The eco ethos isn’t going to dry up and blow away any time soon. In fact, it has emerged as one of the strongest trends in recent home dÃ©cor history. Eco-friendly products such as cork and recycled glassware are being embraced, and bamboo (a sustainable product that doesn’t require pesticides or irrigation) is one of the big stars of green chic; it can be made into everything from towels and bedding to serving spoons and countertops. Also look for appliances that require less energy and water, such as washing machines that use steam to clean clothes.
There is a touch of goth creeping into mainstream homes. From black Baccarat crystal chandeliers and prints of crows to Reidel’s jet black stemless wine glasses, macabre touches add edge to dÃ©cor. Similarly, dark finishes like un-honed granite (the shiny, polished stuff looks too 80s) and glossy black paint on walls as well as trim look fresh.
Classic pieces like moulded plywood Eames chairs, Eileen Gray glass and chrome side tables, Bertoia diamond chairs or Corbu chaises will never go out of style. Outdoors there has been a move away from Mediterranean curlicues and urns towards more linear, mid-century modern designs like those of Richard Schultz, whose family has reissued the designs he created for Knoll in the sixties.
Exotic cultural artifacts can add richness: think a Moroccan pouf or Inuit print. Africa is a perennial hot spot for inspiration – wooden stools are utilitarian and they can fit into any dÃ©cor – while Buddha heads and Japanese-inspired fountains are popular motifs in gardens.
Over the top as a starlet on a princess phone, this trend takes glam to a whole new level. Oversized trellis wallpaper, Lucite accessories, mirrored dressing tables, silk drapes and Venetian mirrors all come into play. If it looks like it was pulled from a Warner Bros. set in 1962, it’s a dÃ©cor star!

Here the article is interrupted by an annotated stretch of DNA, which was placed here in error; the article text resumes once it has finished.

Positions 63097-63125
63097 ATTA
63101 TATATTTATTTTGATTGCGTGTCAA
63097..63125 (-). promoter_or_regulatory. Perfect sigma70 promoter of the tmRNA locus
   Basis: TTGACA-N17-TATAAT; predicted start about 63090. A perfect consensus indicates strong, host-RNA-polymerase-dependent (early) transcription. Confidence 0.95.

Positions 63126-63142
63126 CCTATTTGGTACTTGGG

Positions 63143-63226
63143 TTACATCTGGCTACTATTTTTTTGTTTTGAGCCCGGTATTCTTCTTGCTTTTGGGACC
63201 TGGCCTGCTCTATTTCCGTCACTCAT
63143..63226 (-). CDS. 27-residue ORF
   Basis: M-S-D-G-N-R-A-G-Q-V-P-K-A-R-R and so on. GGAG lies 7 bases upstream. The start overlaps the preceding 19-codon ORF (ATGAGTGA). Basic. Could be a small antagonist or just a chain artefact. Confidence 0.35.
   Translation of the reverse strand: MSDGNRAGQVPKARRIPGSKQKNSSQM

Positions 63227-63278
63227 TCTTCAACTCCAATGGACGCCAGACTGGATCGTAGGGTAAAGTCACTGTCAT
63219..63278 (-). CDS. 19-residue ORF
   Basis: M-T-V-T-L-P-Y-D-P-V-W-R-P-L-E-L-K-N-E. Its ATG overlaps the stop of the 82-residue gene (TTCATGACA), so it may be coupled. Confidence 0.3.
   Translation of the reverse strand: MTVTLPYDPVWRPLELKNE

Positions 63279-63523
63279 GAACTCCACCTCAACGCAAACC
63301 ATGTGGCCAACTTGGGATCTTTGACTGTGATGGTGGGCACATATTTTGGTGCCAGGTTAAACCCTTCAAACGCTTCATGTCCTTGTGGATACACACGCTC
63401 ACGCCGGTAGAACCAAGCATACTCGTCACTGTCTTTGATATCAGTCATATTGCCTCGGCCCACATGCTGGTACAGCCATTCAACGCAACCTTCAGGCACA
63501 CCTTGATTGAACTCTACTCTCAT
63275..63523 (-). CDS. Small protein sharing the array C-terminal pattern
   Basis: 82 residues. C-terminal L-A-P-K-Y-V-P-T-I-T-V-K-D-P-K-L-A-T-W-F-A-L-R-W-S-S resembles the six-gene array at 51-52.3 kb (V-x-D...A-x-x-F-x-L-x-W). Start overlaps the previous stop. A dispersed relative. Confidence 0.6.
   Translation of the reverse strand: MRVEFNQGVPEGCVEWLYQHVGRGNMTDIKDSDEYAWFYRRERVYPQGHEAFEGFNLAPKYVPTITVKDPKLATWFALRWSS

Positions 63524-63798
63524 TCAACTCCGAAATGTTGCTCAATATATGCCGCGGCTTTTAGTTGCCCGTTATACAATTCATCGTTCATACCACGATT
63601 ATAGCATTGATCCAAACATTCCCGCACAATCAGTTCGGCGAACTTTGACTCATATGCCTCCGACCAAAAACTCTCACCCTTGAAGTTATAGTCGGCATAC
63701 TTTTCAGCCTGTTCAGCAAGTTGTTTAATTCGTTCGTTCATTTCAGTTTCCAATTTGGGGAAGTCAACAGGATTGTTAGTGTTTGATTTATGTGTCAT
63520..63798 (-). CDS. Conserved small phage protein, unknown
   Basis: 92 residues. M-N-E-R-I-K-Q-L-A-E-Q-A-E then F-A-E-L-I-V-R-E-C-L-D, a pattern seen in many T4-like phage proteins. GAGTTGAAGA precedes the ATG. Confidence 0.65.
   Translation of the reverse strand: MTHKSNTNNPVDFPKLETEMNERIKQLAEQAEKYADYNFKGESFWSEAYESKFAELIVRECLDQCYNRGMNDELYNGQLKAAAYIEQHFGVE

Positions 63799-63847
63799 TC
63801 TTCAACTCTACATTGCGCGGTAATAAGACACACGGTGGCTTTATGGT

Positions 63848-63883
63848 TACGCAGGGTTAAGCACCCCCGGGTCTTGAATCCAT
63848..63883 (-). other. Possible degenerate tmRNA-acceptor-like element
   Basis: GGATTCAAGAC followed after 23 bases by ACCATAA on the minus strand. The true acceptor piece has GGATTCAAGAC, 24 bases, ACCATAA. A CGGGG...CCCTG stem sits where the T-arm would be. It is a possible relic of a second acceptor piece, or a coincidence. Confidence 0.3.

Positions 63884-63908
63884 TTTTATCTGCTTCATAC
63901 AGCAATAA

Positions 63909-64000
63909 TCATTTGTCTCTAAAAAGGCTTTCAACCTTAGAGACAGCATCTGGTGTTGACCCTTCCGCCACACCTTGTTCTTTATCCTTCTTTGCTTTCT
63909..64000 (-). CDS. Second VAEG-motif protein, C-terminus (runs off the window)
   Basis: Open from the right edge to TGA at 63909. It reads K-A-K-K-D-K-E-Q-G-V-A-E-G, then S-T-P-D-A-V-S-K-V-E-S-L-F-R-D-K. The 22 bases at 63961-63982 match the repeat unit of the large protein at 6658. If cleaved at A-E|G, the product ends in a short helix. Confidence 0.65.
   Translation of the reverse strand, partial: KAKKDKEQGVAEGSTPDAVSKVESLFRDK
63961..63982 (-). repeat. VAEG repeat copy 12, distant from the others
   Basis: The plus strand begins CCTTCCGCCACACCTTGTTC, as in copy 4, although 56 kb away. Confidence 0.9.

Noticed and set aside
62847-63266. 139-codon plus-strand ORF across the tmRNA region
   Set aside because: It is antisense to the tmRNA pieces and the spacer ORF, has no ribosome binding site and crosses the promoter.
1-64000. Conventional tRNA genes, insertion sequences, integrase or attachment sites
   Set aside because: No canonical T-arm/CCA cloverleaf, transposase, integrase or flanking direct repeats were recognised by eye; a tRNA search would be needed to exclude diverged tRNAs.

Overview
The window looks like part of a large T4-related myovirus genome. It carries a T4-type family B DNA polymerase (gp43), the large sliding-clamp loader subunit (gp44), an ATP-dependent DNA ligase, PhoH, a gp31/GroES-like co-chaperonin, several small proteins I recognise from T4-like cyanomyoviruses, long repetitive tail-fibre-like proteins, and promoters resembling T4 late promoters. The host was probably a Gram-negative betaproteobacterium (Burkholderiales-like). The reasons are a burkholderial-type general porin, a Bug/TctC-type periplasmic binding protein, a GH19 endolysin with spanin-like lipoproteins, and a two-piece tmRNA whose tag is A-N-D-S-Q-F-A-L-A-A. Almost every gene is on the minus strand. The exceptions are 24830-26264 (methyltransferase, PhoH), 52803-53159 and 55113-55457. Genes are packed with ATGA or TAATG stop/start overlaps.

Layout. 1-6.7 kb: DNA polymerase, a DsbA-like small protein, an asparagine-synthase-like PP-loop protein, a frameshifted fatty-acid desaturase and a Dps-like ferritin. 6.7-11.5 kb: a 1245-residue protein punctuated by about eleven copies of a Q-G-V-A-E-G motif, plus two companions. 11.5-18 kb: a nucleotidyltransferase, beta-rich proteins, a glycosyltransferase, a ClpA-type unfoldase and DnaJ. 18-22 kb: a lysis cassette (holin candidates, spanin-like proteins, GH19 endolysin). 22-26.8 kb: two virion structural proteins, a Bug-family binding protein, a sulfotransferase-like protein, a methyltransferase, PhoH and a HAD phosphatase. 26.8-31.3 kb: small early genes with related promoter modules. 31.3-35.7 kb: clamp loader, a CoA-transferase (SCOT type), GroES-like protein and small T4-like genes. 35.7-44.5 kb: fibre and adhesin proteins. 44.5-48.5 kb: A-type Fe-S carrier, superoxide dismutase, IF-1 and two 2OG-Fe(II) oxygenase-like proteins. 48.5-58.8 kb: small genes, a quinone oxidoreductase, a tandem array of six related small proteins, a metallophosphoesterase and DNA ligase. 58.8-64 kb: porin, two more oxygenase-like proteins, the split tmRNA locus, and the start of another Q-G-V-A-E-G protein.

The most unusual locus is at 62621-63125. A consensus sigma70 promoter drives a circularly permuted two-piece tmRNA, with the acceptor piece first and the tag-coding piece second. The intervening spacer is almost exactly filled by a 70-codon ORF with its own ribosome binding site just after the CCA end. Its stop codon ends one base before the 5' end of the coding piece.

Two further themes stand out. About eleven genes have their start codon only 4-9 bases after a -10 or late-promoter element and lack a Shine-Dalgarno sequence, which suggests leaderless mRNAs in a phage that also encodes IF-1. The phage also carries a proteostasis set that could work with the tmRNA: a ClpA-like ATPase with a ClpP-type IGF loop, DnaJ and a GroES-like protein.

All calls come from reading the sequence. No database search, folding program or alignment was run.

Spiff up the old homestead and get in touch with nature with a bird print, a branch-outline wallpaper motif or toss cushion, or a duvet covered with realistic butterfly prints. Hot on the radar are porcelain deer antlers and tree stumps, acrylic moose heads, and silver dipped cuckoo clocks for faux-cabin chic.
Grasscloth walls and thick, chunky knit rugs hallmarks of 70s chic, but enough time has passed under the bridge they can now they make a return without looking kitsch. Grasscloth adds dimension to a room, without pattern, as do embossed papers (www.inhabitliving.com has oversize bubble-like Braille patterns).
Handpainted Gracie wallpaper adorns the boudoir of cosmetic magnate Erin Lauder, granddaughter of Estee. Famously pricey, it’s possible to mimic the feel with scenic wallpapers on a pale blue ground. Other traditionally “feminine” papers, including big splashy damasks, have pushed mousy neutrals and fey little patterns off the page.
First they got big and bulbous, then they got down low. This year fussy lighting fixtures give way to more sculptural pieces. Big drum shades are getting boxy and angular. To make them look current hang fixtures close to the table.
Popularized in the 60s, cork flooring is experiencing a revival. Soft underfoot with organic appeal, cork tiles provide natural noise insulation, and are super durable and anti-allergenic.